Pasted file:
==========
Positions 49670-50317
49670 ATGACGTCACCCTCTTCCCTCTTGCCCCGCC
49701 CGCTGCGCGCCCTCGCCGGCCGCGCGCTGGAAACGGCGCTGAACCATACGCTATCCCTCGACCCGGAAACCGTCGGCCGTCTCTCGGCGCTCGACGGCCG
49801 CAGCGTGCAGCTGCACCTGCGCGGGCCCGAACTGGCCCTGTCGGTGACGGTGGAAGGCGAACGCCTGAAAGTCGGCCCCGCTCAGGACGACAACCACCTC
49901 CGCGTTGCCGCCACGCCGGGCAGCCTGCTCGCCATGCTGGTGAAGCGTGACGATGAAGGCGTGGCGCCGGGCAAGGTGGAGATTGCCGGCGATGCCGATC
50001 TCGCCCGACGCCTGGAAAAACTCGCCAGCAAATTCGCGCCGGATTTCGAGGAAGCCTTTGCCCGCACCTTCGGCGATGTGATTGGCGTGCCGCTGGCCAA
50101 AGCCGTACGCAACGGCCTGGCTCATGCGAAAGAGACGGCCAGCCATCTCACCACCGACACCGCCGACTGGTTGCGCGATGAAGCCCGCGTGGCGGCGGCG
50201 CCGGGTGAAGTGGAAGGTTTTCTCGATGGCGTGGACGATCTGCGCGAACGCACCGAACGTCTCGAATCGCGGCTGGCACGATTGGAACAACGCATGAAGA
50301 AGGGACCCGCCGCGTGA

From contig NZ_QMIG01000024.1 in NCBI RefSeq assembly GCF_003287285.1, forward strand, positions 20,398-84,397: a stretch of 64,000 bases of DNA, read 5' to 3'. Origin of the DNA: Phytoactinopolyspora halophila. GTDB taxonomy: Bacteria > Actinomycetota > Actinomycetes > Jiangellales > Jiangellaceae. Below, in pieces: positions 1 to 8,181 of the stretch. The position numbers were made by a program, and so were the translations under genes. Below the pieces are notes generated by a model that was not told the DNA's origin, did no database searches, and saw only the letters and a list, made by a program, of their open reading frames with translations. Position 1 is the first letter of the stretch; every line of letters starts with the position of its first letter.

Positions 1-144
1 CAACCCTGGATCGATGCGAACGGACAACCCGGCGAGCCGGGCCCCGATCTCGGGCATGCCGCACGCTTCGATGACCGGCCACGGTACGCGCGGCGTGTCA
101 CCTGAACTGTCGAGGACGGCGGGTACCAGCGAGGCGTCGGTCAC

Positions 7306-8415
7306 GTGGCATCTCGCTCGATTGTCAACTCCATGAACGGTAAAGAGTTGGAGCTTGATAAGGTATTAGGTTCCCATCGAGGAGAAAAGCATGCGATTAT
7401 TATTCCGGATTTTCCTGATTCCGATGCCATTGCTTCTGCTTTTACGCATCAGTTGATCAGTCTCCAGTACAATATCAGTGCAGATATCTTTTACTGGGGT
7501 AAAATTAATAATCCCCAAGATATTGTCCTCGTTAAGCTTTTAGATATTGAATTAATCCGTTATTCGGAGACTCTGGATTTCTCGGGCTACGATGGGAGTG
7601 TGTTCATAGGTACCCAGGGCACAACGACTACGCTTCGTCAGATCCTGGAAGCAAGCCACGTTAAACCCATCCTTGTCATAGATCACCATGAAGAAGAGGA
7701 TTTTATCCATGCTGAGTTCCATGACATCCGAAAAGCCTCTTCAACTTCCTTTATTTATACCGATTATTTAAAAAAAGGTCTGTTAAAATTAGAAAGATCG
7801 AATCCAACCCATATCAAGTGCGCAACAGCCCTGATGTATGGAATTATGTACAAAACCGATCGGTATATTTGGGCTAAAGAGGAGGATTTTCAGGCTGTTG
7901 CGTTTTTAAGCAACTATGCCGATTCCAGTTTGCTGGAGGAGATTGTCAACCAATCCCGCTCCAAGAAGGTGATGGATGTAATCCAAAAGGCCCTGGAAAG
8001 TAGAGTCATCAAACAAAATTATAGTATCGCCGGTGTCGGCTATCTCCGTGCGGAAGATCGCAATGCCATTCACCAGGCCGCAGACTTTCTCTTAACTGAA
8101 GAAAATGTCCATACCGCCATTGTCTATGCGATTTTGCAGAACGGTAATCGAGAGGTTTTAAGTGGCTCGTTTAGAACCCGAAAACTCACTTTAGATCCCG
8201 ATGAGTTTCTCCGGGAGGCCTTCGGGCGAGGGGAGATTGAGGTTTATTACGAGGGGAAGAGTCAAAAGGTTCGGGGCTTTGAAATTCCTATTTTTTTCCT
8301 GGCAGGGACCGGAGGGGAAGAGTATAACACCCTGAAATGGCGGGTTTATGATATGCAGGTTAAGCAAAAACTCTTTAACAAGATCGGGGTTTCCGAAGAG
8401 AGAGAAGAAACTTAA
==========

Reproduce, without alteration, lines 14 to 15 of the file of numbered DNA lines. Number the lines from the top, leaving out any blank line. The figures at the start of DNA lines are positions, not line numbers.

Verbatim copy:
Positions 7306-8415
7306 GTGGCATCTCGCTCGATTGTCAACTCCATGAACGGTAAAGAGTTGGAGCTTGATAAGGTATTAGGTTCCCATCGAGGAGAAAAGCATGCGATTAT